But the TCC is more than simply a larger, better provisioned model of the original rescue facilities; it is an integral part of a multi-faceted long-term conservation model for Malagasy tortoises, encompassing both biological and social solutions. It is, in short, a key piece in the TSA/Hogle Zoo‚Äôs southern tortoise conservation strategy and the platform from which almost all of the other elements of the program will be built.
Tortoises rescued from smugglers and bush meat dealers often suffer injury and disease from the abuse and neglect they endure, and the TCC will function as a secondary treatment facility after the tortoises are released from the rescue centers. With a dedicated veterinary facility, the TCC will be able to adequately quarantine and care for new arrivals before releasing them into the main TCC population.
While some animals will remain in captivity as part of long-term breeding and education programs, the ultimate purpose of these confiscations is to return as many tortoises as possible into the wild. To this end, TSA has been supporting research with both hard and soft release strategies of tortoises to determine the best methods for repatriation. A ‚Äúhard‚Äù release is simply reintroducing the animal to the wild almost immediately, while the ‚Äúsoft‚Äù approach acclimates the tortoises to the new area in temporary enclosures in order to condition them to regard the release area as ‚Äúhome.‚Äù
Although the vast majority of TCC tortoises are Radiated Tortoises, the site will also maintain an assurance colony of the endangered Southern Spider Tortoise (P. arachnoides oblonga,) the subspecies that naturally occurs within the range of the TCC and the most threatened of the three races of Spider Tortoises.
By bringing together the scientific, veterinary, animal care, reintroduction, and social issues surrounding tortoise conservation, as well as serving as the distribution/reception center for the other outlying facilities, the TCC will be the lynchpin of TSA/Hogle Zoo‚Äôs Madagascar tortoise conservation program, and allow for far greater efficiency and coordination in our fight to preserve these remarkable and iconic creatures.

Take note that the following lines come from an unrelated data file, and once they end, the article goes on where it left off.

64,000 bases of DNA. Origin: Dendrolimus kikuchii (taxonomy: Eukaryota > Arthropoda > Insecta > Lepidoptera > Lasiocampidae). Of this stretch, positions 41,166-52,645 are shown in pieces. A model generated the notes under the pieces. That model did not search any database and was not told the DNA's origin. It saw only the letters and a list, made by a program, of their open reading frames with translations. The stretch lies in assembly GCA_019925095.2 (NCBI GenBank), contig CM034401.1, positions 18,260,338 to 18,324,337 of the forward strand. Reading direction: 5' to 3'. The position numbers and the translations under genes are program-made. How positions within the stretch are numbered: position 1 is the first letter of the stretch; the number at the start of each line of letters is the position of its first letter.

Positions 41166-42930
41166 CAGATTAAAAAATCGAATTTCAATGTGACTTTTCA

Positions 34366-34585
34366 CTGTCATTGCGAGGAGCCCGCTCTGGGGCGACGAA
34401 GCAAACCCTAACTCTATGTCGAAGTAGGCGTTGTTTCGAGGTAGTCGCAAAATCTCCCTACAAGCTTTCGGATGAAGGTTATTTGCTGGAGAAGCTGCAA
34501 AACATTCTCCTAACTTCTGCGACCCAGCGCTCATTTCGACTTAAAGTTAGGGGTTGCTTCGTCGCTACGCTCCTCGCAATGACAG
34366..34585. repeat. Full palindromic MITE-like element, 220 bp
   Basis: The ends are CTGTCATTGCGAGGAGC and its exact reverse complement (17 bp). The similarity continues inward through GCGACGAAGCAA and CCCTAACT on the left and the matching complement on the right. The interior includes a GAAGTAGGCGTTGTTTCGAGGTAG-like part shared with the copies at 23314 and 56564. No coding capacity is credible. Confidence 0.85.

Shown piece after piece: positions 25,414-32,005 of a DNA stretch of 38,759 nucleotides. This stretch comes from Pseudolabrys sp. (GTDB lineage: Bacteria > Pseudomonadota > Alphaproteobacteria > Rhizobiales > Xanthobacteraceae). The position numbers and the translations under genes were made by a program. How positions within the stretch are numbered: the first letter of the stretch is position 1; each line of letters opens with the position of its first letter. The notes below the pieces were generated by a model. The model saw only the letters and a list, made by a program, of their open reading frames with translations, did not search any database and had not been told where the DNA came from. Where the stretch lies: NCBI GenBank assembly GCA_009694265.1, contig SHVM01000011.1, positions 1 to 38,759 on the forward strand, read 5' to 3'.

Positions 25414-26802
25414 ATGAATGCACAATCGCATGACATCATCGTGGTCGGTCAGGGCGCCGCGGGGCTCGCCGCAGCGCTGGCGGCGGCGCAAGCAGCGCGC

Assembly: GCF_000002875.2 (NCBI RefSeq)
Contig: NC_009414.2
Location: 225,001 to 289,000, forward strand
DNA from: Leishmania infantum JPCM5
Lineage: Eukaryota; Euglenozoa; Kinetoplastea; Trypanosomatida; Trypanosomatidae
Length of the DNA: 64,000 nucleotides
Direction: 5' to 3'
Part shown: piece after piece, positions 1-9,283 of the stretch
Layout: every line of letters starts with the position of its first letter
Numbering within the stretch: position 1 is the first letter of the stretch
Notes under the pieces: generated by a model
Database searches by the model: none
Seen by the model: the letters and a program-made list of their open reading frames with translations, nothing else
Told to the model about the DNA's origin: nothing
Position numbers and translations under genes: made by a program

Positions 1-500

In addition to the veterinary clinic, quarantine facility, permanent housing areas, and acres of protected spiny forest habitat, the completed TCC will also feature accommodations for visiting scientists, dormitory areas for staff, a kitchen, a vegetable garden, a conference hall, and an educational pavilion.
When complete, the TCC will become a game changer and an integral component in orchestrating proper conservation measures for tortoises in southern Madagascar.
TSA would like to thank the Leona M. and Harry B. Helmsley Charitable Trust, the Hogle Zoo, Conservation International, British Chelonia Group, Turtle Conservation Fund, Association of Zoos and Aquariums, Nature‚Äôs Own, and Owen Griffiths/Francois Leguat, Ltd. for their generous support. Nevin Lash of Ursa International is gratefully acknowledged for the TCC site design and illustrations. We also recognize the dedicated effort of all of our Malagasy staff who are building the TCC under less than ideal conditions, in particular Jean Denis Andrianarisoa and Riana Rakotondrainy, who are providing 24/7 oversight of the TCC construction process.